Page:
Improving Wound Healing with Just-In-Time Dietary Education for Patients with Chronic Wounds
AuthorEchefu, Nkechinyere Charity
AdvisorDavis, Mary P.
MetadataShow full item record
PublisherThe University of Arizona.
RightsCopyright © is held by the author. Digital access to this material is made possible by the University Libraries, University of Arizona. Further transmission, reproduction, presentation (such as public display or performance) of protected items is prohibited except with permission of the author.
AbstractPurpose: The purpose of this project was to educate wound care patients from a rural wound care clinic about the importance of diet in healing chronic wounds. The aim of this Doctor of Nursing Practice project was to increase the patients’ knowledge of nutrition and its role in wound healing. Background: Wounds become chronic if after three months the wounds fail to undergo appropriate systematic repair to produce purposeful reparations of the body tissues. Chronic wound patients constitute about 15% of the United States Medicare patients. Chronic wound conditions affect the quality of life of patients and take about $20 billion yearly from the national economy. The healing of wounds is the response of the natural body to an injury to restore the structure and function of the human body. The three primary essentials of wound healing are pressure relief and nursing care; dressings; and nutrition. Nutrition is essential in wound healing with macronutrients and micronutrients playing important roles in wound healing. The role of protein in the provision of the necessary components for tissue growth, cell repair and renewal make protein an essential component in all phases of wound healing. As hospitals and healthcare professionals are considered the primary source of patient education for chronic wound management, it becomes necessary for hospitals to re-evaluate their patient education with emphasis on education delivery methods. In this project, the shift in emphasis was facilitated by the available information that identified Just-in-Time education method as an effective and efficient patient information delivery model. Adopting a Just-in-Time education model will promote the delivery of wound healing information to patients and also emphasize the importance of nutrition to wound healing. The project sought to determine whether using the Just-In-Time Teaching would help increase patient’s understanding of the importance of nutrition to chronic wound healing. The project used pretests and posttests to collect data from 13 chronic patients with chronic wounds in a rural hospital wound care center. The educational intervention was presented in PowerPoint. Results of the analysis show that the patients’ knowledge of the importance of nutrition to wound healing increased following the educational intervention. Method: Patients 30- to 75-years old who have had a chronic wound for more than three months were invited to participate. The Model for Improvement guided this project in delivering the education and evaluating improvement in the nutrition knowledge of the participants using a pretest, educational presentation, and post-test design. The evidence-based educational intervention was created by the student in collaboration with providers at the site. Outcomes Achieved: Data collection was conducted in one week and analyzed with Qualtrics. The analysis showed that there was an increase in the patients' knowledge of the role of nutrition in chronic wound healing as shown in the attached graph and tables. Conclusion: The week-long implementation was successful in increasing nutritional knowledge among the participants. The result of this project provided some significant new information about the importance of education to patients with chronic wounds.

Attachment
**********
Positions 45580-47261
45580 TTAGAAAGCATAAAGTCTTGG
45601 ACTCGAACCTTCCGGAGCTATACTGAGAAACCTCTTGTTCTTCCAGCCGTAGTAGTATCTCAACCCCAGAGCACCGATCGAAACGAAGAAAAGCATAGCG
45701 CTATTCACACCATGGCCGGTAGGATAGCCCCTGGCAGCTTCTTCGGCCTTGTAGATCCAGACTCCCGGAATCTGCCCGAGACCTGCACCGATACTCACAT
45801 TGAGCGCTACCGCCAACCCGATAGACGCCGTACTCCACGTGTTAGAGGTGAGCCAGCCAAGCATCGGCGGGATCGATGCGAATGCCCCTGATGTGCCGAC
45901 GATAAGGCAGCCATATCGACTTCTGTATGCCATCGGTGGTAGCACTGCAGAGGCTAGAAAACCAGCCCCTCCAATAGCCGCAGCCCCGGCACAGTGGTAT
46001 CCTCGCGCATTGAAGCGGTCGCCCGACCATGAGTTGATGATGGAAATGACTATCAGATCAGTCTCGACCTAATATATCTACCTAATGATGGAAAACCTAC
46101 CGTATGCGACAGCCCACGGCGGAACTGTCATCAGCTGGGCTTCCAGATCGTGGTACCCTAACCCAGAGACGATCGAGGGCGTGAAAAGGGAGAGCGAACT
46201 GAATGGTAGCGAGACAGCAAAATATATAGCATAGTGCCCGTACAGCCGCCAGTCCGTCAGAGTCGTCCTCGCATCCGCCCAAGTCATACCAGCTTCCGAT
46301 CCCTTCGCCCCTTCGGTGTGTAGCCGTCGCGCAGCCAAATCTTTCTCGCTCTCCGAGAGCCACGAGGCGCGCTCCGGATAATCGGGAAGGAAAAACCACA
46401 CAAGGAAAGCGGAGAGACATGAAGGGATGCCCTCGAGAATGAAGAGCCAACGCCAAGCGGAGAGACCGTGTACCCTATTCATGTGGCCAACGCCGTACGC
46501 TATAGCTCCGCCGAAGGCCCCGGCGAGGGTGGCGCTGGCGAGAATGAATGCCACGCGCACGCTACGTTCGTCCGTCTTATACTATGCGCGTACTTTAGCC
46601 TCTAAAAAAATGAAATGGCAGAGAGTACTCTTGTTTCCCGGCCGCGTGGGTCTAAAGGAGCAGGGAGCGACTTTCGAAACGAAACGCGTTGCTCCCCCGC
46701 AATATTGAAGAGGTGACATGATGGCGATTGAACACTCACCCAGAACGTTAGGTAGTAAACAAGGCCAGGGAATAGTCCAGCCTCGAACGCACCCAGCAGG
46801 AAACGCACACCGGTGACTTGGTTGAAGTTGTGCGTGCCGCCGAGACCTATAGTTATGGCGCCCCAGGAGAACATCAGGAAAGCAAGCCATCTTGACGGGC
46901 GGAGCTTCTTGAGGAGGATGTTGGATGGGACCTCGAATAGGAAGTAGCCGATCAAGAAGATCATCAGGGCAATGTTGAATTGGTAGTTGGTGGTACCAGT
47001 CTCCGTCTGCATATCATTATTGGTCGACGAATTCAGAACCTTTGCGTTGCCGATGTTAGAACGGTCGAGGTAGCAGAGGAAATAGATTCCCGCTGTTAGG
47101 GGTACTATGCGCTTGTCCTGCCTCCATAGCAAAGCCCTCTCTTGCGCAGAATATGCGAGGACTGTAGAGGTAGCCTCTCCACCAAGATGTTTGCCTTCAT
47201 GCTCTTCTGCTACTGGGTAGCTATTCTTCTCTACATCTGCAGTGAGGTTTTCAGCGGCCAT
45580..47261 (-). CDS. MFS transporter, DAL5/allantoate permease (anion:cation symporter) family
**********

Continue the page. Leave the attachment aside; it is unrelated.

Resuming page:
Degree ProgramGraduate College